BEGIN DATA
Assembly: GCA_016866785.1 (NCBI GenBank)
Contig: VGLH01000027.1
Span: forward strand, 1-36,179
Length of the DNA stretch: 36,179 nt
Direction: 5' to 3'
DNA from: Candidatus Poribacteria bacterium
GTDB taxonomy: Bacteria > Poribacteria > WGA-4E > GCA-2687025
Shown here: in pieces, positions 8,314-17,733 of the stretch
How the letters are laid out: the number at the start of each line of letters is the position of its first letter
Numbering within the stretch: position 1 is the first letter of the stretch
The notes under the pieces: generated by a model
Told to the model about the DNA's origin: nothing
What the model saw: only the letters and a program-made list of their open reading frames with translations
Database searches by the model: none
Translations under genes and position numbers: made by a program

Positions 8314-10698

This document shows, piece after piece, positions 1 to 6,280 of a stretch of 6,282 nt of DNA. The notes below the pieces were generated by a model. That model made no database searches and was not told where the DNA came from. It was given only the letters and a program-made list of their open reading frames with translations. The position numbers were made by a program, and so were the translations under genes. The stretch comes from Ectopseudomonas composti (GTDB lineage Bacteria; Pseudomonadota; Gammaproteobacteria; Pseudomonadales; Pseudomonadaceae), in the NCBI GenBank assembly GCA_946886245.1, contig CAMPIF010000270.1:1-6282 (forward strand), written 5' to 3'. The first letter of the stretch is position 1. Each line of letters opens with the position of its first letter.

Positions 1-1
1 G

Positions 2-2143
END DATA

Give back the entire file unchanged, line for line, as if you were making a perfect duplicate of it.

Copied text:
Assembly: GCA_016866785.1 (NCBI GenBank)
Contig: VGLH01000027.1
Span: forward strand, 1-36,179
Length of the DNA stretch: 36,179 nt
Direction: 5' to 3'
DNA from: Candidatus Poribacteria bacterium
GTDB taxonomy: Bacteria > Poribacteria > WGA-4E > GCA-2687025
Shown here: in pieces, positions 8,314-17,733 of the stretch
How the letters are laid out: the number at the start of each line of letters is the position of its first letter
Numbering within the stretch: position 1 is the first letter of the stretch
The notes under the pieces: generated by a model
Told to the model about the DNA's origin: nothing
What the model saw: only the letters and a program-made list of their open reading frames with translations
Database searches by the model: none
Translations under genes and position numbers: made by a program

Positions 8314-10698

This document shows, piece after piece, positions 1 to 6,280 of a stretch of 6,282 nt of DNA. The notes below the pieces were generated by a model. That model made no database searches and was not told where the DNA came from. It was given only the letters and a program-made list of their open reading frames with translations. The position numbers were made by a program, and so were the translations under genes. The stretch comes from Ectopseudomonas composti (GTDB lineage Bacteria; Pseudomonadota; Gammaproteobacteria; Pseudomonadales; Pseudomonadaceae), in the NCBI GenBank assembly GCA_946886245.1, contig CAMPIF010000270.1:1-6282 (forward strand), written 5' to 3'. The first letter of the stretch is position 1. Each line of letters opens with the position of its first letter.

Positions 1-1
1 G

Positions 2-2143